New Jersey, believe it or not, could stake out the national high ground on campaign-finance reform. There remains one perennially formidable barrier - the Legislature.
After years of painfully incremental progress, the state experienced an outbreak of rectitude this fall. Gov. Corzine proclaimed his readiness to close all remaining loopholes in the state's ban on "pay-to-play," the corrosive trading of government contracts for campaign contributions. And the governor proved he was serious by doing everything in his power to make it so.
Corzine signed three executive orders and called for legislation to finish the job. Assembly Speaker Joseph J. Roberts (D., Camden) stood beside the governor and gave every indication of being fully on board. Roberts later predicted legislative action before the year was out.
But the signals were murkier from the upper house - which, incidentally, hosted some of the worst shenanigans of recent years, including those of freshly convicted Camden County alumnus Wayne Bryant, found guilty of using his budget committee chairmanship for personal gain. State Senate President Dick Codey (D., Essex) skipped Corzine's news conference, and his subsequent statements were supportive but palpably squishy.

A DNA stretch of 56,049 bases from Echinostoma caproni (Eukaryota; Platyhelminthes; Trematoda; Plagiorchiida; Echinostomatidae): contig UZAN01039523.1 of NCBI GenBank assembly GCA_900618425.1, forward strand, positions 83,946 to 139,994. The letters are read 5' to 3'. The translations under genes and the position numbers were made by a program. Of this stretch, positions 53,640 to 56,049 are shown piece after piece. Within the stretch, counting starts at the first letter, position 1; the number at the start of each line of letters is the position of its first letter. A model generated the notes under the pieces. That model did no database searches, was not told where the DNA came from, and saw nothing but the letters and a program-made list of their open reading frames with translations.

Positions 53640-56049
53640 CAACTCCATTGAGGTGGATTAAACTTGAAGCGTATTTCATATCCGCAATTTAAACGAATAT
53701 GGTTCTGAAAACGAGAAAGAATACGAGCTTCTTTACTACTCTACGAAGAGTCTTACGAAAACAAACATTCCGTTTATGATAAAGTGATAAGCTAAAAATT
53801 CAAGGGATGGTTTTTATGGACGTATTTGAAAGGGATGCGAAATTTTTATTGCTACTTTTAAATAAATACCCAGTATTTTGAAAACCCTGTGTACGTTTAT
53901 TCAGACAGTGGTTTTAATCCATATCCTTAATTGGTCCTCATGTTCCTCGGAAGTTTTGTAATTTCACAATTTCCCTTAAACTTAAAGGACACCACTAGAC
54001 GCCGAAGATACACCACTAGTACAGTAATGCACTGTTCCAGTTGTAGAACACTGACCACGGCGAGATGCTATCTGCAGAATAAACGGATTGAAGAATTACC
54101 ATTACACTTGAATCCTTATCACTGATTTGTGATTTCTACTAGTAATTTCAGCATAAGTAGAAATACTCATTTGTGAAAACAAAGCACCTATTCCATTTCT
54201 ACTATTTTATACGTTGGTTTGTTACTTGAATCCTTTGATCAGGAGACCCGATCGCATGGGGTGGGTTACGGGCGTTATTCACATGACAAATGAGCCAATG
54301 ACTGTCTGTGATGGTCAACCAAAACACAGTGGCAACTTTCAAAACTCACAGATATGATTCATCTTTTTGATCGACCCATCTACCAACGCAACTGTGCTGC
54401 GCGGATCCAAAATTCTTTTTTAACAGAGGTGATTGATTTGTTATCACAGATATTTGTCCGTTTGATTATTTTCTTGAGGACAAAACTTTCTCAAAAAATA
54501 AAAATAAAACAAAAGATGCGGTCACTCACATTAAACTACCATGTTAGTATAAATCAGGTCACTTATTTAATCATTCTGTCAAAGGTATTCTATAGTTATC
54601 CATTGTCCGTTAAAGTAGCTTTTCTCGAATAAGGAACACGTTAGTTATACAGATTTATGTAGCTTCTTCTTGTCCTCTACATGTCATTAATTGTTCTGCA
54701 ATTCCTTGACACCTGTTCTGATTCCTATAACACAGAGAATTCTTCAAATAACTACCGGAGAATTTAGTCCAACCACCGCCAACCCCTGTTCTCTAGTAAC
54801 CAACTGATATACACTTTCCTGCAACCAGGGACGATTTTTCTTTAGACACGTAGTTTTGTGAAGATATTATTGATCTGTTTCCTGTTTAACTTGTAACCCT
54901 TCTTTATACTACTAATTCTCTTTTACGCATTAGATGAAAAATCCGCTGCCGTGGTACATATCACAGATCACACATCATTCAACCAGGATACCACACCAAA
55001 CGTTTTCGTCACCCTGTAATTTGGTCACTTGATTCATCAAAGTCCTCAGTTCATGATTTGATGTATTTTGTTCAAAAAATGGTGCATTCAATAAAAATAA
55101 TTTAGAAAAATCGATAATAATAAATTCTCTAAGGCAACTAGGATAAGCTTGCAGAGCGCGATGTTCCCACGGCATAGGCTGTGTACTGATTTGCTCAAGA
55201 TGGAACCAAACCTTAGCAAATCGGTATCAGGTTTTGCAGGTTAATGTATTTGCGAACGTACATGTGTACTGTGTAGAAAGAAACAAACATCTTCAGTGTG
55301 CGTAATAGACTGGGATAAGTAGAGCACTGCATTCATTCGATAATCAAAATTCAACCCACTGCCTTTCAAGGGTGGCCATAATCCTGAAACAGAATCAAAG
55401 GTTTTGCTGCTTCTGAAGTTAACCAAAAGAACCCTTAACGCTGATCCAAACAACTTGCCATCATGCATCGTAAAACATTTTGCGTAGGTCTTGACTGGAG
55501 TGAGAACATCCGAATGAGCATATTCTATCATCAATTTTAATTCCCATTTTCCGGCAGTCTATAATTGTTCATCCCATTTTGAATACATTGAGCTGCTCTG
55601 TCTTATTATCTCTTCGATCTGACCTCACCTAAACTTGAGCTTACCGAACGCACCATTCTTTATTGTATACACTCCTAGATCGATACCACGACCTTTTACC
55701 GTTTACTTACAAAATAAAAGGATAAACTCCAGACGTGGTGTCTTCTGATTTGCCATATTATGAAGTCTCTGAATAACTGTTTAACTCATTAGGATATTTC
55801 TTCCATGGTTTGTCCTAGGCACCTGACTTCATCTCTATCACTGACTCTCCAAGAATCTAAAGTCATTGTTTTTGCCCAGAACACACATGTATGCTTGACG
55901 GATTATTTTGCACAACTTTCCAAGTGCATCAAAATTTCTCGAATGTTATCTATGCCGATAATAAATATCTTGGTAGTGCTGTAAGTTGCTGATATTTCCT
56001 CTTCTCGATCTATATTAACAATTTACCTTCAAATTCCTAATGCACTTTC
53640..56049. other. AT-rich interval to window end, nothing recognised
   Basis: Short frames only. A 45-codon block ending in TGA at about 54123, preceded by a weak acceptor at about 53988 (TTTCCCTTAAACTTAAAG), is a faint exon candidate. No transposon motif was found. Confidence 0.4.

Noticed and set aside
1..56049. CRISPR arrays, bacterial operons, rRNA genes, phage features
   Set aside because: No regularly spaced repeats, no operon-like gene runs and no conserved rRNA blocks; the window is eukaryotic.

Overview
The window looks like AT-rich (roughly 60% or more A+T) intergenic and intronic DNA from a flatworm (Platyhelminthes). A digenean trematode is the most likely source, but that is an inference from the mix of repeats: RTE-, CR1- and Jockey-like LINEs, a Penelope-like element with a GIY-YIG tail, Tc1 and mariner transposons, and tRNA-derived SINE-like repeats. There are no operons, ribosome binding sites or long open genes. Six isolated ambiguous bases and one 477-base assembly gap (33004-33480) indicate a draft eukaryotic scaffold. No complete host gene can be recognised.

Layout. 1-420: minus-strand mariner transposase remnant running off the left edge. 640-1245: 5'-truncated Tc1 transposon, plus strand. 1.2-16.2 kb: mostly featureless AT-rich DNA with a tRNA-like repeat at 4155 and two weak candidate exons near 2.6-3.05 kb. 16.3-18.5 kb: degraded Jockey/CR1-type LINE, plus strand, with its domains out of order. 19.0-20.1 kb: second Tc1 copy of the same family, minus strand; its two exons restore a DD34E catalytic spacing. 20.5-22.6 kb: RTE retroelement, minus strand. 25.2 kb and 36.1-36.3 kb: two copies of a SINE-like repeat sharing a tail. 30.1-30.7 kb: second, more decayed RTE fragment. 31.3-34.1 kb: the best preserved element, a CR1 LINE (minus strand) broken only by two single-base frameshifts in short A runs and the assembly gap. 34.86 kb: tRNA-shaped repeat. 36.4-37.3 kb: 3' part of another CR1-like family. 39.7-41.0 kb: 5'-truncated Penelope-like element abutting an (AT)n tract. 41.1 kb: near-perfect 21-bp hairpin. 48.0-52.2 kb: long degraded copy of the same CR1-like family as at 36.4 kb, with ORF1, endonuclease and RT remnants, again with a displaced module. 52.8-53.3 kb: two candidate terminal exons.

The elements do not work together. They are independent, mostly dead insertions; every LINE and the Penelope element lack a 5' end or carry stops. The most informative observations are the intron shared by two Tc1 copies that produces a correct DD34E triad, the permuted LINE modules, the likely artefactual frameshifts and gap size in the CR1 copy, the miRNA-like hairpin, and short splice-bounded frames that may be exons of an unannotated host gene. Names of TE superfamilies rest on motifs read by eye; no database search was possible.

One of the state's foremost reform advocates, Harry Pozycki, says Corzine's ethics package is the real deal. He told the Inquirer's Editorial Board that the governor's executive orders "tightened down every single loophole," adding, "We now have the strongest pay-to-play law in the country." Pozycki said he hopes to see complementary legislation shortly.
The executive orders ensure that state government contractors cannot skirt pay-to-play limits through the powerful fund-raising committees run by legislative leaders or through local political parties, which weren't included in the original law. The orders also apply the limits to all partners of the firms affected, closing another gaping loophole.
Legislation would protect those provisions from being undone by another governor. More important, legislation is needed to apply them to contracts at the school district, local and county levels, where much of the wasteful trading for campaign contributions takes place.
Also crucial is legislation to limit "wheeling," the virtually
of money among
political party organizations. The practice strengthens regional party leaders by allowing them to wield influence across the state, exacerbating New Jersey's already ingrained bossism.
Is Corzine's ethics package an attempt to inoculate himself against a challenge from corruption-buster Chris Christie, the newly retired U.S. attorney? Or is the governor simply getting around to reforms he promised three years ago?